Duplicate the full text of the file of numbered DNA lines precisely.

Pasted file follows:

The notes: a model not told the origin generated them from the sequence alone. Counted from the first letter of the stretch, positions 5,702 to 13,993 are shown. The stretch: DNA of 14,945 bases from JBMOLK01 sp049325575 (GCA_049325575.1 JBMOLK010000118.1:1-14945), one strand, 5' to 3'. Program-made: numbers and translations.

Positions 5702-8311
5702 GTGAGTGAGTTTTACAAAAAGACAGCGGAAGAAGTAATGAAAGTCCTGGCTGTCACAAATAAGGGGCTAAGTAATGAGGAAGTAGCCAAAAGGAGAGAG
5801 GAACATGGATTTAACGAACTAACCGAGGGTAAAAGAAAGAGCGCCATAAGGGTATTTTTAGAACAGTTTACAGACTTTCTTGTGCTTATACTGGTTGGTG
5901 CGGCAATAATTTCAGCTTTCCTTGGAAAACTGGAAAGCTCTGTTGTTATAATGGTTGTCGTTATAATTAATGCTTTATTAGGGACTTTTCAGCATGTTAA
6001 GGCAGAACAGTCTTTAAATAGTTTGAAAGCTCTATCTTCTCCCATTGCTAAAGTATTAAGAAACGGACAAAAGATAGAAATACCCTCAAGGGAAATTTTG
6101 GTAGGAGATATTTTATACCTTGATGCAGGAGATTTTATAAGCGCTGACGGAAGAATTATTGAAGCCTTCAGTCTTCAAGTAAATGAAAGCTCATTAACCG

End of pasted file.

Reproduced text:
The notes: a model not told the origin generated them from the sequence alone. Counted from the first letter of the stretch, positions 5,702 to 13,993 are shown. The stretch: DNA of 14,945 bases from JBMOLK01 sp049325575 (GCA_049325575.1 JBMOLK010000118.1:1-14945), one strand, 5' to 3'. Program-made: numbers and translations.

Positions 5702-8311
5702 GTGAGTGAGTTTTACAAAAAGACAGCGGAAGAAGTAATGAAAGTCCTGGCTGTCACAAATAAGGGGCTAAGTAATGAGGAAGTAGCCAAAAGGAGAGAG
5801 GAACATGGATTTAACGAACTAACCGAGGGTAAAAGAAAGAGCGCCATAAGGGTATTTTTAGAACAGTTTACAGACTTTCTTGTGCTTATACTGGTTGGTG
5901 CGGCAATAATTTCAGCTTTCCTTGGAAAACTGGAAAGCTCTGTTGTTATAATGGTTGTCGTTATAATTAATGCTTTATTAGGGACTTTTCAGCATGTTAA
6001 GGCAGAACAGTCTTTAAATAGTTTGAAAGCTCTATCTTCTCCCATTGCTAAAGTATTAAGAAACGGACAAAAGATAGAAATACCCTCAAGGGAAATTTTG
6101 GTAGGAGATATTTTATACCTTGATGCAGGAGATTTTATAAGCGCTGACGGAAGAATTATTGAAGCCTTCAGTCTTCAAGTAAATGAAAGCTCATTAACCG